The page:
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Collecting Antique Toys

Gaynor Borade Mar 12, 2019
Toys that amuse children are today, also collectibles for adults, especially antique toys. The history of natural and crafted toys is as old as that of our civilization itself.
The replicates of the toys unearthed from archaeological sites are finding a place within museums and showcases of genuine collectors. Antique toys include wooden and metal carts, figurines, and replicas of animals and birds.
The history of man on record documents that infants and toddlers play with whatever they can find. In fact, early toys have included rocks and foodstuff, and good old rollable pine-cones. The antique toys and games that have been unearthed have been written about in the ancient manuscripts and other literature preserved and handed down.
The earliest civilizations, being those which developed on the banks of the rivers Nile, Indus, and Hwang Ho, are also responsible for our understanding of the toys that children once played with.
Cave paintings and excavated whistles, pull alongs, and simple wind-ups are proof enough of where our modern and technologically enhanced toys originated. Antique toys are nothing but replicas of these articles that are well-preserved in dedicated archives.

Antique Toys: A Collection

The collection of antique toys include shapes of birds, toy animals that can slide down a string, rock figurines, stick games, moldable clay, elaborate dolls with wigs and movable limbs, stone-pottery-wood-wax harpoons & bows and arrows, miniature household items made of wax, terracotta or sticks, and even yo-yo's!
There seemed to have been a thriving home-based industry back then. Interesting evidence reveals that when Greek girls came of age, it was a custom for them to sacrifice their toys to the gods.
A ritual of one of the most enigmatic civilizations involving toys. And, it doesn't stop there; on the eve of their wedding, girls would make offerings to the local temple and one of the very important components was their dolls.
Antique toys, such as hoops, have been popular in many cultures of the world, and so have the rollable ball and wheel.
Today, we have harnessed technology to an extent that not only are improved versions of these antique toys are available for our children to behold and marvel, but the excavated originals are also replicated with genius.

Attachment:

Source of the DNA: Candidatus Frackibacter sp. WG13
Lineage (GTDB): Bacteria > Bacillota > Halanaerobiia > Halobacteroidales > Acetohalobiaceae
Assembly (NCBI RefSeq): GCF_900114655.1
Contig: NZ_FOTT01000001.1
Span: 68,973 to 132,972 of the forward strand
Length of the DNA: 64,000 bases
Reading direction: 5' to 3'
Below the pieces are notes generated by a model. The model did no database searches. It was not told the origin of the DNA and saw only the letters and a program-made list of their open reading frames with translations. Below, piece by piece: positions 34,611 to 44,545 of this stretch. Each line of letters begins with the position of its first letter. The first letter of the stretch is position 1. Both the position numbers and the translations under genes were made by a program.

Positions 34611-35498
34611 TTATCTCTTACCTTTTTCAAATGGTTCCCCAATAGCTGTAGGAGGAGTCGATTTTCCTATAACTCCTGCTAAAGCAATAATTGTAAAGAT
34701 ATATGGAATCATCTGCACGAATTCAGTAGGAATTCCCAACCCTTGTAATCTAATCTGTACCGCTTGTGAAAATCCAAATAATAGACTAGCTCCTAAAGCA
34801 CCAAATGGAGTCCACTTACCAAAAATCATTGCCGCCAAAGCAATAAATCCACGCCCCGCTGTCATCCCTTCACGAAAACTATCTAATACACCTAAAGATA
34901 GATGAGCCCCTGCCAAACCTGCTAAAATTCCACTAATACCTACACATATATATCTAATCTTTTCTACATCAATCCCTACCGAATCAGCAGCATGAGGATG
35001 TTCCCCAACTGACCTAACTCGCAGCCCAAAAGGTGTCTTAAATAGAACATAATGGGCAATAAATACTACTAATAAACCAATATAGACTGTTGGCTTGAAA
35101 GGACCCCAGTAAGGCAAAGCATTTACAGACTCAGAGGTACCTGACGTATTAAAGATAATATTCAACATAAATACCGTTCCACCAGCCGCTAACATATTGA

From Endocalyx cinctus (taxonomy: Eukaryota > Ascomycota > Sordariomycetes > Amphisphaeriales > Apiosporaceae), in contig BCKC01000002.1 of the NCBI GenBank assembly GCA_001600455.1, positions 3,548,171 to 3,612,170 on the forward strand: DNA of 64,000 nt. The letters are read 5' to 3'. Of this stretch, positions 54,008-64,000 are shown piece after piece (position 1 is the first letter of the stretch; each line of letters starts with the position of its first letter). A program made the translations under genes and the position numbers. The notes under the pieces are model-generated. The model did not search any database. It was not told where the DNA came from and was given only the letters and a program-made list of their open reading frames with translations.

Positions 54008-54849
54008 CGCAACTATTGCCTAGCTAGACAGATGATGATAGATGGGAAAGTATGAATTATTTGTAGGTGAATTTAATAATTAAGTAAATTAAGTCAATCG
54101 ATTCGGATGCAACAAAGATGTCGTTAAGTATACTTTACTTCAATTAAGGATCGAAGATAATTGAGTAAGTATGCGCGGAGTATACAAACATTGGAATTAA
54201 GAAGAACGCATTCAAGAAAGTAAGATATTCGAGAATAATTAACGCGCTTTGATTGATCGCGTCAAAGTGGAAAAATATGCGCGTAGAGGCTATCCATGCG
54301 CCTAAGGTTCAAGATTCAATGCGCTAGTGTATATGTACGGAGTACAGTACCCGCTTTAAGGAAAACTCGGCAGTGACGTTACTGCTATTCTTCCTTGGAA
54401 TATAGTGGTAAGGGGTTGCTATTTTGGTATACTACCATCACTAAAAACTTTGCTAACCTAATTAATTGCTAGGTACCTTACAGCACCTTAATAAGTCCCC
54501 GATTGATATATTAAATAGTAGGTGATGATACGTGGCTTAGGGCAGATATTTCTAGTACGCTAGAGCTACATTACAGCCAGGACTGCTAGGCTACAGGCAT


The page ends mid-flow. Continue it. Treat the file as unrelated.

As civilizations progressed, so did the toys, and stone, bone, wood and glass got replaced by fabric, plastic, and other synthetic materials.
While ancient toys were most often made by the older family members, their modern counterparts are produced in bulk and customized to individual tastes and demands. The market today also caters to dedicated adults who are genuine collectors of the change in the nature of toys.

Antique Toys Vs. Technology

The earliest and most primitive toys were simple carvings and extensions of the availability in nature. The ball and wheel probably replicated the pine cone rolling down a hillock. Modern technology uses the same concepts of color, visible-stimulant, and movement, and takes the toy to the next level for the child who has changed too.
Ancient Egyptian dolls reached a stage where their limbs were created to move realistically, and subsequently, by the 1800s, we bulk-manufactured dolls that could talk.
Today, dolls are designed to recognize and identify objects, tell you your fortune, and even recognize a defined voice. Even though the basic creativity and materials have changed, children still play with and demand for toys that stimulate their senses and involve action.


The popular collectibles seen with many genuine 'collectors' include rubber ducks and other bath time toys for small children, marbles, wooden blocks, and terracotta figurines.
These collectibles are not only visually pleasing, but also toys, like play itself, that provide entertainment and educate. They are observed in all forms to enhance cognitive behavior and develop physical and mental coordination.
Antique toys are ample proof of man's quest to develop hand-eye coordination, observation, and calculation skills at an early stage. They enable us to understand the simple designs created to learn about relationships that are spatial in nature, and the law of cause and effect.